De-Anonymizing Bitcoin One Transaction at a Time

1400, Noether
Speaker(s): David Décary-Hétu, Mathieu Lavoie
Bitcoin is an established virtual currency well known for enabling affordable and efficient transfers of money between individuals and entities. With its market cap of over $7 billion and hundreds of thousands per day, the Bitcoin currency has become popular enough for offenders to be able to hide among its users when they purchase illicit goods and services online or need to receive extortion payments. The aims of this presentation are twofold. The first is to present an open-source tool developed by the panelists that analyzes all of the Bitcoin transactions and regroups Bitcoin addresses based on their incoming and outgoing transactions. This allows for a more accurate mapping of individuals' online activities no matter how many Bitcoin addresses they are using. The tool, as well as a database of all nodes identified by the tool, will be released on the day of the conference. The second aim of this presentation is to provide real world use cases for the tool to better understand online illicit activities. To do so, David and Mathieu will present two case studies that will follow the evolution through time of the revenues generated by online illicit groups and the strategies they used to manage the incoming bitcoins. This talk will be of interest to attendees looking to better understand how the Bitcoin currency works and the attacks that can be used to de-anonymize Bitcoin users. A live demonstration will explain how the open-source tool works and the strategies that could be used to preserve one's anonymity in the Bitcoin network.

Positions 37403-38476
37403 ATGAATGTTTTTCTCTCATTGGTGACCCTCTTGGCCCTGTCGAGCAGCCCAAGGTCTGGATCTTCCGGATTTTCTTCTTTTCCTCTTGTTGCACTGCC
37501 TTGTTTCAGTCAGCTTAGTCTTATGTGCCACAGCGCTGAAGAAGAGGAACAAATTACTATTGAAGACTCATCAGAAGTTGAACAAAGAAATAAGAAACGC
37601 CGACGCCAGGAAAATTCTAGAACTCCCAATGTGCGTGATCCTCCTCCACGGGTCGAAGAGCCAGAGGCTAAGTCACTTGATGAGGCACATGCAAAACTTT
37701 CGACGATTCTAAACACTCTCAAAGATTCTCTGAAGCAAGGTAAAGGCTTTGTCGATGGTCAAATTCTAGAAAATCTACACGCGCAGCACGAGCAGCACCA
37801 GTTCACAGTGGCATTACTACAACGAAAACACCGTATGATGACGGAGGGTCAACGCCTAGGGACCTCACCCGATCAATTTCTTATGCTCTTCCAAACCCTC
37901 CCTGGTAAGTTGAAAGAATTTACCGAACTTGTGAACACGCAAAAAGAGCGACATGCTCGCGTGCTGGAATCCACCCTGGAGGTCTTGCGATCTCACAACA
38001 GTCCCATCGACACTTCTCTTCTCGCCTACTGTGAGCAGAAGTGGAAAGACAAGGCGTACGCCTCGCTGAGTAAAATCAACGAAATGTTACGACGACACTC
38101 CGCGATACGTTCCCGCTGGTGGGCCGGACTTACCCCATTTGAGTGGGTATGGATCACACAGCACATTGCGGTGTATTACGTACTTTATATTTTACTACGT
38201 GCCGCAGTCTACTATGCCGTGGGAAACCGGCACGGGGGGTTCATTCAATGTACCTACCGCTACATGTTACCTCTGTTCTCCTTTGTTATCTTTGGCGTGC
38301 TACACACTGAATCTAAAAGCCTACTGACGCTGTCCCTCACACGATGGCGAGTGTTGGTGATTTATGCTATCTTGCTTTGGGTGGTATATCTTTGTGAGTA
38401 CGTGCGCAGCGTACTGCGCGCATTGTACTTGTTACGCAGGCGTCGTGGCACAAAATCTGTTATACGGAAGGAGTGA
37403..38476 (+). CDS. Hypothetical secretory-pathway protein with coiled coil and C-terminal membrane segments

Is the Brain the Next Hackable Driver?

1400, Friedman
Speaker(s): Ellen Pearlman
Do our EEG, fMRI, and other biometric data contain the essence of who we are and what we think? In the future, could this data be used as an identifier for security and thought modification as well as exploring virtual worlds? If our "brainotypes" or "brain fingerprints" and concurrent cognitive processes are monitored, how do we prepare for this looming horizon? Though no one is entirely sure, these questions invite both scientific and metaphorical approaches addressing these issues. Ellen will discuss the emergence of technologies, research, and methods on brain datatyping; privacy and its ethical implications; sending and receiving motor commands between two different brains; moving robotic prosthesis through thoughts; the formation of memory; manipulating memory via frequencies of light; and hacking brain computer interfaces (BCIs) to extract vital information. Keeping these methods and techniques in mind, she will also show a brief excerpt from her own creation "Noor - a Brain Opera" which asks the question "Is there a place in human consciousness where surveillance cannot go?"

The Panama Papers and the Law Firm Behind It: Shady Lawyers Caught With Their Pants Down

1400, Lamarr
Speaker(s): Alexander Urbelis, Manos Megagiannis
The Panama Papers are beyond question one of the most significant acts of whistleblowing next to the Snowden revelations. Yet, the full measure of what has been leaked remains to be disclosed to the public, raising considerable questions about what happened, who is implicated, and the legal and illegal acts of Mossack Fonseca, the law firm behind the breach. This talk will review what the Panama Papers leak is, introduce the breached law firm, examine Mossack Fonseca's explanation of the breach, deconstruct and debunk their explanation, present MF systems that were more likely the cause of the breach, present alternative and more plausible theories of the breach, examine MF communications that indicate questionable and possibly illegal activity within and without the United States, step through the legal implications of MF's activities, identify the right Infosec questions clients should be asking of law firms, and provide a question and answer session to ruminate about the breach and its source.